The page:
April 15th - Servant of God Peter Barbaric, SJ
Born: May 19, 1874
Died: April 15, 1897
Peter Barbaric, a Croatian, was born in the small hamlet of Siljevista, near the village of Klobuk in Bosnia-Herzegovina. He was one of nine children whose parents, his first teachers, taught him not only Catechism, but also gave him the foundations of a solid education. As a child he developed the same great love and devotion to the Sacred Heart of Jesus and to our Lady, as his parents had. He would carry a staff in one hand and fingered his rosary in the other when he took his father’s flock to pasture so as not to waste time daydreaming. He would spend the hour-and-a-half walk to and from the newly opened school at Veljaci reviewing his lessons and because of the training he received from his parents, he completed his studies in two years rather than the usual four. He then started work as a store clerk in Vitina. Peter lived there for slightly more than a year when his old schoolmaster at Veljaci received a letter asking him to recommend candidates suitable for higher studies and for the priesthood. And Providence had it that the schoolmaster met Peter one day and mentioned the letter to Peter whose face immediately lighted up with joy for this was what he wanted.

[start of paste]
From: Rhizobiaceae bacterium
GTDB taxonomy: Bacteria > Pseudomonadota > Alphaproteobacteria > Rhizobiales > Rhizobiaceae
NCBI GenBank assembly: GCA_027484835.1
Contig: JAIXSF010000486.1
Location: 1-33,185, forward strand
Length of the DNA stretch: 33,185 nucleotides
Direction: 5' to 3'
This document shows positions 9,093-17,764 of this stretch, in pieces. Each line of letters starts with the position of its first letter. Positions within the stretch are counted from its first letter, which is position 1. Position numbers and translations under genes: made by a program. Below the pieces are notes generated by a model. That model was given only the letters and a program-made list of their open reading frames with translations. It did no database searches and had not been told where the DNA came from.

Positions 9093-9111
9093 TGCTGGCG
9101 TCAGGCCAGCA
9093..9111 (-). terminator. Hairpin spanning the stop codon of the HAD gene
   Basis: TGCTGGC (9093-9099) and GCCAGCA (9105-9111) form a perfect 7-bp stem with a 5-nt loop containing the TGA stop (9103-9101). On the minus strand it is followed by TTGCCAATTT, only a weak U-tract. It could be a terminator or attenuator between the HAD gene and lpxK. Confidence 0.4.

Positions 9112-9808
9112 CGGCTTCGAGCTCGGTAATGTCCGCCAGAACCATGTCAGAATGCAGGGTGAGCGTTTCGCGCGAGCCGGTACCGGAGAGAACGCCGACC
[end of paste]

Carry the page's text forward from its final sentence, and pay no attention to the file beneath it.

So Peter, at fifteen, accompanied by his father, set out on a three-day trip to Travnik, arriving there on August 27, 1889. The diocesan seminary was under the care of the Jesuits. Peter did well in his studies and in 1892 added Italian to his classes, and then French and German, thinking that he could use them one day in hearing confessions. At the seminary he joined the sodality and when he was an upper classman, he was elected its prefect. He encouraged his fellow classmates to receive Holy Communion on the First Friday of each month and promoted the First Fridays. Peter had for years been thinking about the diocesan priesthood but it was only after the school retreat in 1896 that he began to think of becoming a Jesuit.